(Reuters) – Here’s what you need to know about the coronavirus right now:
First New Zealand case in months
New Zealand on Monday confirmed its first case of COVID-19 in the community in months in a 56-year-old woman, but said close contacts of the recently returned traveller had so far tested negative.
The woman, who returned to New Zealand on Dec. 30, had tested positive for the South African strain of the virus after leaving a two-week mandatory quarantine where she had twice tested negative, COVID-19 response minister Chris Hipkins said.
No other community cases had been reported since the woman’s case was disclosed on Sunday and authorities said the source of the infection was probably a fellow returnee at the quarantine facility. Authorities were looking at whether the virus was spreading through the ventilation and air-conditioning systems in these facilities, Hipkins said.
Previously asymptomatic patients drive rise in China’s daily cases
China reported a climb in new COVID-19 cases driven by a spike in infections among previously symptomless patients in northeastern Jilin province, official data showed on Monday.
Of the 117 new local infections, Jilin accounted for 67 cases – all but three of whom were previously asymptomatic patients who were reclassified as confirmed cases after developing symptoms.
Authorities have rolled out a combination of measures including home quarantine of millions of people, travel curbs, mass testing and screening.
Australia approves Pfizer vaccine, warns of limited global AstraZeneca supply
Australia on Monday approved the Pfizer-BioNTech COVID-19 vaccine for use but warned AstraZeneca’s international production problems mean the country would need to distribute a locally manufactured shot earlier than planned.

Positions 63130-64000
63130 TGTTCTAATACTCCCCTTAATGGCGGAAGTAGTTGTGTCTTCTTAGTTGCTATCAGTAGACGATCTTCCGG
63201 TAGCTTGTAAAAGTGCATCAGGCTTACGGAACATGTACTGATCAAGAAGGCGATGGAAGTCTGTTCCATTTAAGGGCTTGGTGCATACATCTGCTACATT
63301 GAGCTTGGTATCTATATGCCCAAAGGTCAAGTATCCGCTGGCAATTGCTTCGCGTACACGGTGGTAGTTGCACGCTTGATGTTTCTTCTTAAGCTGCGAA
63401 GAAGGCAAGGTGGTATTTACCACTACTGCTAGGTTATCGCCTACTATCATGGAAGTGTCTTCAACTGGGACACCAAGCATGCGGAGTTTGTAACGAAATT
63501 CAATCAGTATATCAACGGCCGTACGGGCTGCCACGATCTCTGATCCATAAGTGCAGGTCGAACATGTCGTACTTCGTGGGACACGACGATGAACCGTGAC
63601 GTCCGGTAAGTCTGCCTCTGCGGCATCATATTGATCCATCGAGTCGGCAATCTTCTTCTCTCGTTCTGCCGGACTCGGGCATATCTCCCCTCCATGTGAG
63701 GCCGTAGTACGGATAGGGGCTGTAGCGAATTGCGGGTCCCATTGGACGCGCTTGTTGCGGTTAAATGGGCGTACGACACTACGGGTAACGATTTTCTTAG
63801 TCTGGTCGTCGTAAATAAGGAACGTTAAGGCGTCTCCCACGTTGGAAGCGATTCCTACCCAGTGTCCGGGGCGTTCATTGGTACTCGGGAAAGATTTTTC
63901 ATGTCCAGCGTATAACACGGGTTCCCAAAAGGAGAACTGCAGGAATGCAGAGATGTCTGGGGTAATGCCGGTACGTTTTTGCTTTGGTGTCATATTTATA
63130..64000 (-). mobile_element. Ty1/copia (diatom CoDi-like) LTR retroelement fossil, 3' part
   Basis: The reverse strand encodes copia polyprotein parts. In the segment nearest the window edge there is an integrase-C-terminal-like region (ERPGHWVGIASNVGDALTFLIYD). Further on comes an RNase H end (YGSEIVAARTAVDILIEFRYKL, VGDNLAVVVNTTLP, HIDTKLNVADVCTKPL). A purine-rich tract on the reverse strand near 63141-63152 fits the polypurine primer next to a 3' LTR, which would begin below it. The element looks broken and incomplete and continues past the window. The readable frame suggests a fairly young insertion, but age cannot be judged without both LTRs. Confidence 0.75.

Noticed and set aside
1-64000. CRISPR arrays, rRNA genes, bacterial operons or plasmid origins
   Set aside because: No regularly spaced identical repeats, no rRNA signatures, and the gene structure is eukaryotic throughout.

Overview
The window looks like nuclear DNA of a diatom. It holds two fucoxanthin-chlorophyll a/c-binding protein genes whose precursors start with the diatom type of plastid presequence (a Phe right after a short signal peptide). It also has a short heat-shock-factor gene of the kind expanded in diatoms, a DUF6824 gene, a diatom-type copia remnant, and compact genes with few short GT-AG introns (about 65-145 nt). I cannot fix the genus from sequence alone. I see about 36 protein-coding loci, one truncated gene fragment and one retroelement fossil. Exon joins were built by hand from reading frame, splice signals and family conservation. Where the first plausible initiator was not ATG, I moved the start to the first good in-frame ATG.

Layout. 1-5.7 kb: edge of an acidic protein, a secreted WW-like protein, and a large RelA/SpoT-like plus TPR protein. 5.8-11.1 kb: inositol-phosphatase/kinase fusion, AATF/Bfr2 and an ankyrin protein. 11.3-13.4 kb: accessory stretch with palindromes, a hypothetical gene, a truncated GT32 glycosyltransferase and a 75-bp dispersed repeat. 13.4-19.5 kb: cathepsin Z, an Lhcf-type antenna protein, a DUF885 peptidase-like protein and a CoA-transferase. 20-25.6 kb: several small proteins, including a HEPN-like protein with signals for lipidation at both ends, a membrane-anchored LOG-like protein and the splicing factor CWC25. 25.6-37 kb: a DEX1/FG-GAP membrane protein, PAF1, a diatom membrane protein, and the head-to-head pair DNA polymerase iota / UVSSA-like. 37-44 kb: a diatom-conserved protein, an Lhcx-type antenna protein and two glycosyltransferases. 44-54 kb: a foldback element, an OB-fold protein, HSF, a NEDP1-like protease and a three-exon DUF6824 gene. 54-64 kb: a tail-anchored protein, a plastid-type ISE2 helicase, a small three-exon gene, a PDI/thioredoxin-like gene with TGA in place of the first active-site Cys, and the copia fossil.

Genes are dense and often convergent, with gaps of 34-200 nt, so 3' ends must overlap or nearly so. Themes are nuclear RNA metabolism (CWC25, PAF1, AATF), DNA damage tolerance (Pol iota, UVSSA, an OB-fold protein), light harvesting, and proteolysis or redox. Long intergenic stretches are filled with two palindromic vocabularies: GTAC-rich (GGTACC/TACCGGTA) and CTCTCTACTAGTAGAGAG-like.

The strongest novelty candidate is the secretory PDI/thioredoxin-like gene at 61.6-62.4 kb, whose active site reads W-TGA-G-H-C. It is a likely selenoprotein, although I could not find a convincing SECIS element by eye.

Vaccination of priority groups with the Pfizer vaccine is expected to begin in late February, at 80,000 doses per week, Health Minister Greg Hunt told reporters.
The Australian rollout update comes after AstraZeneca Plc told European Union officials on Friday it would cut deliveries of its vaccine to the bloc by 60% in the first quarter due to production problems. Australia will start CSL’s domestic supply of the AstraZeneca vaccine in March, earlier than planned, at 1 million doses a week, Hunt said.
Biden administration fights for $1.9 trillion relief plan
Officials in U.S. President Joe Biden’s administration tried to head off Republican concerns that his $1.9 trillion pandemic relief proposal was too expensive on a Sunday call with Republican and Democratic lawmakers, some of whom pushed for a smaller plan targeting vaccine distribution.
While Congress has already authorized $4 trillion to respond, the White House says the additional $1.9 trillion is needed to cover the costs of responding to the virus and provide enhanced jobless benefits and payments to households.
The Trump administration lagged far behind its target of 20 million Americans inoculated by the end of 2020 and left no plan for how to distribute the vaccine to millions of Americans, White House Chief of Staff Ron Klain said on Sunday.
(Compiled by Karishma Singh; Editing by Stephen Coates)